Under ideal weather conditions, we continued taking photographs along the coast of Point Lobos State Reserve just south of Carmel, CA.
When we arrived at this location just north of Weston Beach, we were so caught up in the majesty of this section of the park that we did not even think of taking photographs.
However, we quickly found positions from which to marvel at the action of the waves.
We soon became familiar with the cycle of the waves.
After a big wave hit the shore, the flow of water back to the ocean would seem to block or reduce the force of the next waves coming in.
As a result of this backflow, it would take the arrival of four or five waves to overcome the backflow, thereby increasing the height and force of each wave until the full force was restored to a wave coming in.
That's a very unscientific explanation for the cycle of the "explosive" waves.
There was also a sound produced by an approaching explosive wave that was louder than the intervening smaller waves.
After several minutes of listening to the waves come ashore, we became familiar enough to the sound pattern that we could prepare for the crash of the wave against the rocks.
And the position that we found was ideal for watching the waves crashing. As is apparent in the photo-graphs shown here, there were some rock formations that projected into the ocean, and the position and shape of the rocks seemed to magnify the crash of the waves.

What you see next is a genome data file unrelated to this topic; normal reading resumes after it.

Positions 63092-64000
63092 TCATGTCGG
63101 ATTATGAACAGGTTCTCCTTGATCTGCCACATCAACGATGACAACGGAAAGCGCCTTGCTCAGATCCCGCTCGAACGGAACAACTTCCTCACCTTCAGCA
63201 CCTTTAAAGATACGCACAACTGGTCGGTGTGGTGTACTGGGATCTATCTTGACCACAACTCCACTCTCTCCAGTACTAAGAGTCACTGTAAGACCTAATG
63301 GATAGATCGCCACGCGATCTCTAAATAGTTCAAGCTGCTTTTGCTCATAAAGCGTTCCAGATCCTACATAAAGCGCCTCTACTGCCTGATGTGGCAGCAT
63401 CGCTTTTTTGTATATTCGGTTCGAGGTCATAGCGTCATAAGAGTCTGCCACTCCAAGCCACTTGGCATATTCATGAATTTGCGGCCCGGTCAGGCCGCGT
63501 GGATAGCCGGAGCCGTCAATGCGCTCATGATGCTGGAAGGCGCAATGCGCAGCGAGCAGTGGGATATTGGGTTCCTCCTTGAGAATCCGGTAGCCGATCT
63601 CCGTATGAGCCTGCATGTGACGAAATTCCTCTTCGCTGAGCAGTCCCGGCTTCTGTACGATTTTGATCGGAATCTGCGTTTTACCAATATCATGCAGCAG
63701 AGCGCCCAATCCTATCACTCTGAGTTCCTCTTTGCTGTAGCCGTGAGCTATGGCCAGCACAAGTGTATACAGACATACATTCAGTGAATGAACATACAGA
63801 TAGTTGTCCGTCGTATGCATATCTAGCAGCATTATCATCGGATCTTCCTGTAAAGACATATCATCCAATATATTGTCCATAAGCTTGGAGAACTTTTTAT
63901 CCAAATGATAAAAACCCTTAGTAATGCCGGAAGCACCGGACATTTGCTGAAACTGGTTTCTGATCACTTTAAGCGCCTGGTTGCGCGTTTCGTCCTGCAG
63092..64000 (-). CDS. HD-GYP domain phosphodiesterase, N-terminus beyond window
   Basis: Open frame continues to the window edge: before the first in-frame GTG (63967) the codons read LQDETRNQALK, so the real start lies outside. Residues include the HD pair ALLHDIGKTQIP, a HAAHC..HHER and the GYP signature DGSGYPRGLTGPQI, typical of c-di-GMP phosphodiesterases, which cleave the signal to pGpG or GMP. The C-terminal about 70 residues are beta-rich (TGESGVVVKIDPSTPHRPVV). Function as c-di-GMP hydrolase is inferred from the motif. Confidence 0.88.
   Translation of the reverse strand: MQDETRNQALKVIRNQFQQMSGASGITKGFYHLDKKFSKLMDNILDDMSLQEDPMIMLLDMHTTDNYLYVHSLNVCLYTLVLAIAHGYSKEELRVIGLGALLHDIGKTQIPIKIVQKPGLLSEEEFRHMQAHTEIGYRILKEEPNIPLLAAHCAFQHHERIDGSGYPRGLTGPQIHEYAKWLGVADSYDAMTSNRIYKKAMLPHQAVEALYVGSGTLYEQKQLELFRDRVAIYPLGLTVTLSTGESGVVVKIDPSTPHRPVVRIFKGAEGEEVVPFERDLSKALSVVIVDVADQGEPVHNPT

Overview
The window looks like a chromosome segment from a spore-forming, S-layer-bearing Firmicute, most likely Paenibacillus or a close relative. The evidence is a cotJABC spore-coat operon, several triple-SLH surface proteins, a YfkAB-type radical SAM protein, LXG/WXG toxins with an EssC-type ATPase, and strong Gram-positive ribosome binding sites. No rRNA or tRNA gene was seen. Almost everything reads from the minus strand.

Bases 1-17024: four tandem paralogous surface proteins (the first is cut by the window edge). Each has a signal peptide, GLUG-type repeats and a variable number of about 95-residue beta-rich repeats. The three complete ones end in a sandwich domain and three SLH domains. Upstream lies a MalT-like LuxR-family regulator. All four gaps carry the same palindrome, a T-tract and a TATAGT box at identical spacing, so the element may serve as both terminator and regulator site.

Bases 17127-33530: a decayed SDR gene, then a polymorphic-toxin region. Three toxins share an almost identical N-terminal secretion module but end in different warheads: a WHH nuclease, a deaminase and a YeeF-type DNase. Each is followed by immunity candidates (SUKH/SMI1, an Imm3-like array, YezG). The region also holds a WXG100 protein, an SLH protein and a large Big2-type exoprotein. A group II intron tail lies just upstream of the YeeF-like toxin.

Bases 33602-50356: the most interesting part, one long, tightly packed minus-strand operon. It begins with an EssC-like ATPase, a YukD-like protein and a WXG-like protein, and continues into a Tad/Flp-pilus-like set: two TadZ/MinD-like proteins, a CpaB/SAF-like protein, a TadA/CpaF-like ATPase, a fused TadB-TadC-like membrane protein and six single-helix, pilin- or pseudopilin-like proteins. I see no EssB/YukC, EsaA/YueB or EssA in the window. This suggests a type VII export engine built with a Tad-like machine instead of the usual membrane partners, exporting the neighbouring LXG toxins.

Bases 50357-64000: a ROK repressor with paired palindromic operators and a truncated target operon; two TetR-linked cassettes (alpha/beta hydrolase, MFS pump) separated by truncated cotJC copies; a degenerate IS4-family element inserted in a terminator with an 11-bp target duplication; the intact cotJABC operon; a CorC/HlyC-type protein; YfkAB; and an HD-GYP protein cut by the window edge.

After a couple hours of listening to the approach of waves and photo-graphing their arrival, we prepared to leave.
This act of preparing to leave was especially difficult because we had become familiar with the waves' cycle.
As the interval appeared to be reaching its limit and the sound of the approaching large wave grew louder, we would look at each other and without saying so, agreed that we would wait for "just one more" wave to crash onshore.
The decision to wait for just one more was especially easy because--just like snowflakes--the effect of no two waves crashing against the rock formations was the same.
And the thought of missing an extra-ordinary spray of water was too great to warrant just walking away because we had other plans. There was no urgency in "other plans."
No activity that would justify walking away and risking the opportunity to capture a National Geographic-type photograph of a huge wave crash.
Once we had committed to leaving, it was still difficult to avoid making backward glances and snapping a telephoto-lens photo of that "exceptional wave" that we were missing.
To us, the coastline around Point Lobos is the rugged, turbulent shore that we enjoy, and we are already making plans to return to this state park soon.
Reading about the uses of this land between 1769 and 1898, we were surprised to learn that it had been the site of a whaling operation and an abalone cannery.
Stories exist that ownership of this land changed frequently--once supposedly during a card game.
But in 1898, Point Lobos was acquired by A.M. Allan. This land, along with later additions became part of the state park system in 1933. In 1960, 775 submerged acres
were added, creating one of the nation's first underwater reserves. In 2007, this portion became part of the Point Lobos State Marine Reserve, which now covers a total of 5.36 square miles.
The Point Lobos State Reserve has been called "the crown jewel of the State Park System."
A richly-deserved title.